Grasses through space and time: An overview of the biogeographical and macroevolutionary history of Poaceae

Timothy J. Gallaher, Paul M. Peterson, Robert J. Soreng, Fernando O. Zuloaga, De Zhu Li, Lynn G. Clark, Christopher D. Tyrrell, Cassiano A.D. Welker, Elizabeth A. Kellogg, Jordan K. Teisher

Research output: Contribution to journalArticlepeer-review

32 Scopus citations


Grasses are widespread on every continent and are found in all terrestrial biomes. The dominance and spread of grasses and grassland ecosystems have led to significant changes in Earth′s climate, geochemistry, and biodiversity. The abundance of DNA sequence data, particularly chloroplast sequences, and advances in placing grass fossils within the family allows for a reappraisal of the family′s origins, timing, and geographic spread and the factors that have promoted diversification. We reconstructed a time-calibrated grass phylogeny and inferred ancestral areas using chloroplast DNA sequences from nearly 90% of extant grass genera. With a few notable exceptions, the phylogeny is well resolved to the subtribal level. The family began to diversify in the Early–Late Cretaceous (crown age of 98.54 Ma) on West Gondwana before the complete split between Africa and South America. Vicariance from the splitting of Gondwana may be responsible for the initial divergence in the family. However, Africa clearly served as the center of origin for much of the early diversification of the family. With this phylogenetic, temporal, and spatial framework, we review the evolution and biogeography of the family with the aim to facilitate the testing of biogeographical hypotheses about its origins, evolutionary tempo, and diversification. The current classification of the family is discussed with an extensive review of the extant diversity and distribution of species, molecular and morphological evidence supporting the current classification scheme, and the evidence informing our understanding of the biogeographical history of the family.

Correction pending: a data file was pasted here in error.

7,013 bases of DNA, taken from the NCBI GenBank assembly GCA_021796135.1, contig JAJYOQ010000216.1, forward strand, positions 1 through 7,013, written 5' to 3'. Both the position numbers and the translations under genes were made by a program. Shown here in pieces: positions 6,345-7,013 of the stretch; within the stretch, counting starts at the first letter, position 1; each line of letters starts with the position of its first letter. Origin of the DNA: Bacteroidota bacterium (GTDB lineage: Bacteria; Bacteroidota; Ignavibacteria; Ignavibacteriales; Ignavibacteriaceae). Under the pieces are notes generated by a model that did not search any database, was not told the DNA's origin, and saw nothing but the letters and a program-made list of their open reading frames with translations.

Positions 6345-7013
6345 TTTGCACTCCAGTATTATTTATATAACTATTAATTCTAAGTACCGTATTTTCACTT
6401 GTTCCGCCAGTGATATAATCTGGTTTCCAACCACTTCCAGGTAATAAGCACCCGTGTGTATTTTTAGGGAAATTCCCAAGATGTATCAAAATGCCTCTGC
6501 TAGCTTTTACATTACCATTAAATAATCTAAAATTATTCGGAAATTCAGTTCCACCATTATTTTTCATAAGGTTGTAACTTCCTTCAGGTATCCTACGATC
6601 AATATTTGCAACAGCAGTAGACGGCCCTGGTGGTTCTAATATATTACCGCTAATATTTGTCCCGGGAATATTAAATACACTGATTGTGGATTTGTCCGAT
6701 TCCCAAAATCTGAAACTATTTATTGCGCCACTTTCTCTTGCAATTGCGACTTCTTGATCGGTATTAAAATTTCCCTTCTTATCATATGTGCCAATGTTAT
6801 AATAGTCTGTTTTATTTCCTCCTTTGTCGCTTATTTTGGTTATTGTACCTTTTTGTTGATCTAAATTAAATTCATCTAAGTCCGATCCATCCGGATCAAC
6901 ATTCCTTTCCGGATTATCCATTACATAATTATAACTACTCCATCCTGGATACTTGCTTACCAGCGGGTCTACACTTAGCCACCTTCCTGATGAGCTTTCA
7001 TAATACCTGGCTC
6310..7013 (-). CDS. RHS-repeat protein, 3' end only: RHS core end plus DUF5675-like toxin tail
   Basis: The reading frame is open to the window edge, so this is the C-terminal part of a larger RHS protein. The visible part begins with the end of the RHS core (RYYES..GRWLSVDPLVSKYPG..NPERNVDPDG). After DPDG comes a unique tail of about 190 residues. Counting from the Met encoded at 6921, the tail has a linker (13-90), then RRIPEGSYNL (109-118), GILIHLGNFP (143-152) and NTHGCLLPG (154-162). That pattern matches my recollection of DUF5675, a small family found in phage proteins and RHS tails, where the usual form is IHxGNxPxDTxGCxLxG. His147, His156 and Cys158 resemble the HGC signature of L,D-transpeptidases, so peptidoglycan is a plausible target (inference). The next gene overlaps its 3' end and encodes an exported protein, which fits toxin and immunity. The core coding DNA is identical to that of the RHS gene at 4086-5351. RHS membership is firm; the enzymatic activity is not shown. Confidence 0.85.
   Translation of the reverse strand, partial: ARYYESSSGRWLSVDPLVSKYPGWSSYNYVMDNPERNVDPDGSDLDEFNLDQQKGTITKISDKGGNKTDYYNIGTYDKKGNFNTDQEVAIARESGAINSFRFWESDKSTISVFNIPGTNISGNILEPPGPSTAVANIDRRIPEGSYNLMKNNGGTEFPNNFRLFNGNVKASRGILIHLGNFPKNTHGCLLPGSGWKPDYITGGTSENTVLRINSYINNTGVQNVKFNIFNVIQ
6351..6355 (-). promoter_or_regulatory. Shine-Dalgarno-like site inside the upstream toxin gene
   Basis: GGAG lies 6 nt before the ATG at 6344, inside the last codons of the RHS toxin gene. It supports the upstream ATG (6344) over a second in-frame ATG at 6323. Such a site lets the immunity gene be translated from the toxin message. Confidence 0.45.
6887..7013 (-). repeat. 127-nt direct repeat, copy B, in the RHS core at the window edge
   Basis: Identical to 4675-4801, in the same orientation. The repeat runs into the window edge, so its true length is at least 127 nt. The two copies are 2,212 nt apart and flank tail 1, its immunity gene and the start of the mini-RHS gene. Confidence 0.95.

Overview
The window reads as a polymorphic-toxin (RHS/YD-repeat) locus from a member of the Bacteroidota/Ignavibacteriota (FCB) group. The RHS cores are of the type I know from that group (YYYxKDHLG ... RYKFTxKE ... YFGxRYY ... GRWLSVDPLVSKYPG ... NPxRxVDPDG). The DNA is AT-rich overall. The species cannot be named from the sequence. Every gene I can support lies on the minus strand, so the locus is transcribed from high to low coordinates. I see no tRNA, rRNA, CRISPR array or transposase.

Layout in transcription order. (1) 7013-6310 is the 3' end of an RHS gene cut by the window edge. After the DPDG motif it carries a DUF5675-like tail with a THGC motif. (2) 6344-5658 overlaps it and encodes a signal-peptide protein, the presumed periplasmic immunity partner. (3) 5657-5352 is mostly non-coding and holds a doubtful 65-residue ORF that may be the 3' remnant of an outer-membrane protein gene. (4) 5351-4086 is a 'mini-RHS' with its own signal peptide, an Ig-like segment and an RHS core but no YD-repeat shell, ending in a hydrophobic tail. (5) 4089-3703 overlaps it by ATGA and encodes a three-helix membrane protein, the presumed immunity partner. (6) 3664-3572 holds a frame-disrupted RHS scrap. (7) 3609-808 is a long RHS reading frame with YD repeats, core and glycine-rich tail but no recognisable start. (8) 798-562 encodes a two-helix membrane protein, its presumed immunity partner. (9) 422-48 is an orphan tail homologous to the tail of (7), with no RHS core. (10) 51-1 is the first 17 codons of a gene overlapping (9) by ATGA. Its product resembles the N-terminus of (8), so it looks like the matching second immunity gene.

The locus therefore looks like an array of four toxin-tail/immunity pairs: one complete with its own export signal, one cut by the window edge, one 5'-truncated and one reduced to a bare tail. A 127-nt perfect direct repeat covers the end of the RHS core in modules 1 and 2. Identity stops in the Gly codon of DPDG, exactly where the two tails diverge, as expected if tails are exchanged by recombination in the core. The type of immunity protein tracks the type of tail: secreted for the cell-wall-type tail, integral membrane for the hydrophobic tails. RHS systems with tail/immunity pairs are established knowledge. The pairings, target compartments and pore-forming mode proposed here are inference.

Original languageEnglish
Pages (from-to)522-569
Number of pages48
JournalJournal of Systematics and Evolution
Issue number3
StatePublished - May 2022


  • Gondwana
  • ancestral area estimation
  • dispersal
  • historical biogeography
  • molecular dating
  • vicariance


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